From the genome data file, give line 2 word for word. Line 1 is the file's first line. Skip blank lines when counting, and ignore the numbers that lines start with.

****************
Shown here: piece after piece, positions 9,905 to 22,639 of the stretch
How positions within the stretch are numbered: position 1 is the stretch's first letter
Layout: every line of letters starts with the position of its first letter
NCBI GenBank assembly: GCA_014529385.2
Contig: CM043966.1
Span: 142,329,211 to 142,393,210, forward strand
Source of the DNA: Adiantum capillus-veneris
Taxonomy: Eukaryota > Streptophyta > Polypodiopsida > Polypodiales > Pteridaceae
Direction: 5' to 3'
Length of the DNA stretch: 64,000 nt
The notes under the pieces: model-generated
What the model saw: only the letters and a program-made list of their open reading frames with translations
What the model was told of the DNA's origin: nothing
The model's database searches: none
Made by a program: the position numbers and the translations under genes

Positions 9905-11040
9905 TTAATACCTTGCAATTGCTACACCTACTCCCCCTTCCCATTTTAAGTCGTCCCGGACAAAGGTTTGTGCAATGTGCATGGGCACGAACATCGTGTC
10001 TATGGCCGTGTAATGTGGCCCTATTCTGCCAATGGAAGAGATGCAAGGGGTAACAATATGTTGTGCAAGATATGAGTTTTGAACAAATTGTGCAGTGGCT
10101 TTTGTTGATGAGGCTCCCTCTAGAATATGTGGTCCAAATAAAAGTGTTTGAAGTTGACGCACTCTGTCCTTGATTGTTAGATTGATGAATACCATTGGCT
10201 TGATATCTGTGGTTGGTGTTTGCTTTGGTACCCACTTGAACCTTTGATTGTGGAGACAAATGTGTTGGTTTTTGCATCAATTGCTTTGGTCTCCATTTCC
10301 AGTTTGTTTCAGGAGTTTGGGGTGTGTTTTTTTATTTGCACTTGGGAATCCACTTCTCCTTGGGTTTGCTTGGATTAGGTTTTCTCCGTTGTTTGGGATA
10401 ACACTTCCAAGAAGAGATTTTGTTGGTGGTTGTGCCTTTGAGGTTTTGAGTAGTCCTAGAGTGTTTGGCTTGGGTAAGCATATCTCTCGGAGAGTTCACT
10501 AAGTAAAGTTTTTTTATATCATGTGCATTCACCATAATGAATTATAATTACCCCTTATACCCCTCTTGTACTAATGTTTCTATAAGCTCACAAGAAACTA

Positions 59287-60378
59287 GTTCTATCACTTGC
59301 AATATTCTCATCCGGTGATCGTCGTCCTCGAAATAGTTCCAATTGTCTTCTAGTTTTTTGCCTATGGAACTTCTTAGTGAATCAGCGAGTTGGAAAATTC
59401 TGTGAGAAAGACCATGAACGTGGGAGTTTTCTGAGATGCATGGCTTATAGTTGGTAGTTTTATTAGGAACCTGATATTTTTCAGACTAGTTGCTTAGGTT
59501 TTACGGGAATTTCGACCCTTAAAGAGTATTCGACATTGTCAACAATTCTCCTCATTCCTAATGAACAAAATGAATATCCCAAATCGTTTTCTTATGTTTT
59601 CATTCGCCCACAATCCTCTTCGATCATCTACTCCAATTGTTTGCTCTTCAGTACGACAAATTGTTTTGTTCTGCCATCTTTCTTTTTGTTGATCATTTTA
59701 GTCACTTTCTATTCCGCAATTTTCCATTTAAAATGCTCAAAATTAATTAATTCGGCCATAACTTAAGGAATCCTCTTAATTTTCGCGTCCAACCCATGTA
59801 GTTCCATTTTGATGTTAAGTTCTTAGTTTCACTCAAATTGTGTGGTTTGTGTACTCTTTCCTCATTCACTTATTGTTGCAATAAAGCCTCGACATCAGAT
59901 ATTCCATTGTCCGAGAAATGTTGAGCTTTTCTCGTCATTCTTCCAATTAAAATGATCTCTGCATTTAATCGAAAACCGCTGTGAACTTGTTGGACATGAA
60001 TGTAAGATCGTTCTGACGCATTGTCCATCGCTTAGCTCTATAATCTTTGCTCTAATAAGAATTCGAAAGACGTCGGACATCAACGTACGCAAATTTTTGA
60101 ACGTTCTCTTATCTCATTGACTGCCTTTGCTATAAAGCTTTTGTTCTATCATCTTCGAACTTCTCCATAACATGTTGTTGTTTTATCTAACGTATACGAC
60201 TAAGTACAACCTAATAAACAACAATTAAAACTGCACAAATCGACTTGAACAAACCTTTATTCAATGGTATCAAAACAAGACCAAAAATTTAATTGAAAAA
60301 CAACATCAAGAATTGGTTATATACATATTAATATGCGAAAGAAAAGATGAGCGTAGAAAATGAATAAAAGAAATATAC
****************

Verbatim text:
How positions within the stretch are numbered: position 1 is the stretch's first letter